I don't know if it will help you, but there is another reformulation that may be useful here.

You can model the infinite complete binary tree $\{0,1\}^{\omega}$ by the interval $[0,1]$ (with the binary expansion). In particular, if you fix a finite binary string $x$, then the subtree consisting of the branch $x$ followed by a complete binary tree represents a subinterval of $[0,1]$ of length $2^{-|x|}$.

So finding a subtree satisfying your condition 1 amounts to finding a ~~subset of $[0,1]$ with (Lebesgue) measure zero~~ closed subset with empty interior (thanks Blass).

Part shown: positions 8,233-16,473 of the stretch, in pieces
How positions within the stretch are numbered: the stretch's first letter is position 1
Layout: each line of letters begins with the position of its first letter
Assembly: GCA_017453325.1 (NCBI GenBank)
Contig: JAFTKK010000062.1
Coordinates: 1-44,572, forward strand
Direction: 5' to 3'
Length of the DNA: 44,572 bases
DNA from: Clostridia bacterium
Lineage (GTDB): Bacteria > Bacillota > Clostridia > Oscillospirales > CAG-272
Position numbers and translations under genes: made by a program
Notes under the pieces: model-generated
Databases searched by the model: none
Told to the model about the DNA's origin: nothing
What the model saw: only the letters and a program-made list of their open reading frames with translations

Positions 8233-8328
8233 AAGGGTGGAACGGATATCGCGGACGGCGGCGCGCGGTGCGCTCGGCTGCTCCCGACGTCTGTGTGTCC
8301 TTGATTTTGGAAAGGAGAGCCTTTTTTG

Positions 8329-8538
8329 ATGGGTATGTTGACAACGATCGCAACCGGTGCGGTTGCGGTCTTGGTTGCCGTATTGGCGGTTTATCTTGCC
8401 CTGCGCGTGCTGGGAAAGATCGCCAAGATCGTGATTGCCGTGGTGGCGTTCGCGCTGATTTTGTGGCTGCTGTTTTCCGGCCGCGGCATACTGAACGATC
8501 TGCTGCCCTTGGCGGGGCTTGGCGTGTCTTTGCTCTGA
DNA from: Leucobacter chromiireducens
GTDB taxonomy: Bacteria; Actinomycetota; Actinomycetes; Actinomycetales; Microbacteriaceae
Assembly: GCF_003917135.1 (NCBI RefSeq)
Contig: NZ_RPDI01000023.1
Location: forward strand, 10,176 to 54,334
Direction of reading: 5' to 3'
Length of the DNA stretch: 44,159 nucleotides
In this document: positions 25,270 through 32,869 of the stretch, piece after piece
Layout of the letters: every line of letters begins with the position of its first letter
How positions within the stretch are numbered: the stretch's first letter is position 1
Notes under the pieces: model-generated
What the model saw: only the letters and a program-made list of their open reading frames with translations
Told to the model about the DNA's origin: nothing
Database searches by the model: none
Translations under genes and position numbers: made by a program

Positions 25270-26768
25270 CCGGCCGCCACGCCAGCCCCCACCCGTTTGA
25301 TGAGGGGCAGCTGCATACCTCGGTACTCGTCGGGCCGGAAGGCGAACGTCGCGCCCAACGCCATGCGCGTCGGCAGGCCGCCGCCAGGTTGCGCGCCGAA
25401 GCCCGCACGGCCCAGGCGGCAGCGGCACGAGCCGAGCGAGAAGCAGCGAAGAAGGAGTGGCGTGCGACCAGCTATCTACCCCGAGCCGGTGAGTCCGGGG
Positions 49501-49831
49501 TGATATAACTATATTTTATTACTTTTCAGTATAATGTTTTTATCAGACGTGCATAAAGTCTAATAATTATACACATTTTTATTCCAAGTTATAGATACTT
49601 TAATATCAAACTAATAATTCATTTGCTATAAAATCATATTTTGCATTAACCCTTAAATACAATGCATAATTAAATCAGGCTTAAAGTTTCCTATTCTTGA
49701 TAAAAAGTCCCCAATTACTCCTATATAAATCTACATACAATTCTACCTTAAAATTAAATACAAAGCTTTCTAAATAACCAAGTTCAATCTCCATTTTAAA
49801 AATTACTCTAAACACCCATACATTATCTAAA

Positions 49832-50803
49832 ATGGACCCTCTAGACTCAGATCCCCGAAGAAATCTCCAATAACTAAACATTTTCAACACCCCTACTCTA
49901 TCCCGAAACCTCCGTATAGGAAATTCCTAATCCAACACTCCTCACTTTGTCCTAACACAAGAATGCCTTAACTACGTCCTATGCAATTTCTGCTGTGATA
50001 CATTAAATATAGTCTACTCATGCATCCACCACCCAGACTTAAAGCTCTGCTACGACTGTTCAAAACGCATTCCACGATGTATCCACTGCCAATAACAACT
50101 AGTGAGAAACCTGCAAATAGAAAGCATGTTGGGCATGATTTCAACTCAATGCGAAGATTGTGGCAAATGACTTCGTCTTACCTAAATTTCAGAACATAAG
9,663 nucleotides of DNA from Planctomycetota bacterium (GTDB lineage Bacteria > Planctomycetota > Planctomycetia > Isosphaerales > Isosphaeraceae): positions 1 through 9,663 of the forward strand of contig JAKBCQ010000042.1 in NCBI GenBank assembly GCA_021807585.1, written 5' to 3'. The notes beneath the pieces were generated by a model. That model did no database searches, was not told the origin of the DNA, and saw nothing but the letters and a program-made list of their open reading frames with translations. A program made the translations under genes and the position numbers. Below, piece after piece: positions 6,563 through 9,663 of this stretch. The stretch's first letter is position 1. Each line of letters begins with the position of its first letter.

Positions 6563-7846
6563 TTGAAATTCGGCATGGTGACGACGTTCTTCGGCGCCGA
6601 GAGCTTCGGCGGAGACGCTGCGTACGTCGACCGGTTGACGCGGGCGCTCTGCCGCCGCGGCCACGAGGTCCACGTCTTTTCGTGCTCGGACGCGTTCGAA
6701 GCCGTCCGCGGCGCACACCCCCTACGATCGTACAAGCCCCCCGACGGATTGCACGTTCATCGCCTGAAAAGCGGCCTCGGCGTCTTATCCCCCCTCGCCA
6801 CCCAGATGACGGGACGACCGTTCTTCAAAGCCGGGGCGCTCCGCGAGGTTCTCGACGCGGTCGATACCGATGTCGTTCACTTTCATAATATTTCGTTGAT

The condition 2 is related to Hausdorff dimension of subsets of $[0,1]$. Indeed, the collection of vertices at distance $n$ from the root can be seen as a collection of subintervals, each of length $2^{-n}$, whose union covers your subset. The number of vertices is then the number of such intervals.

Roughly speaking, if you take a subset of dimension $\theta$ (Hausdorff or a variant, I don't remember exactly), then the number of vertices of your subtree at distance $n$ grows like $O(\theta^n)$ when $n \rightarrow \infty$.

pb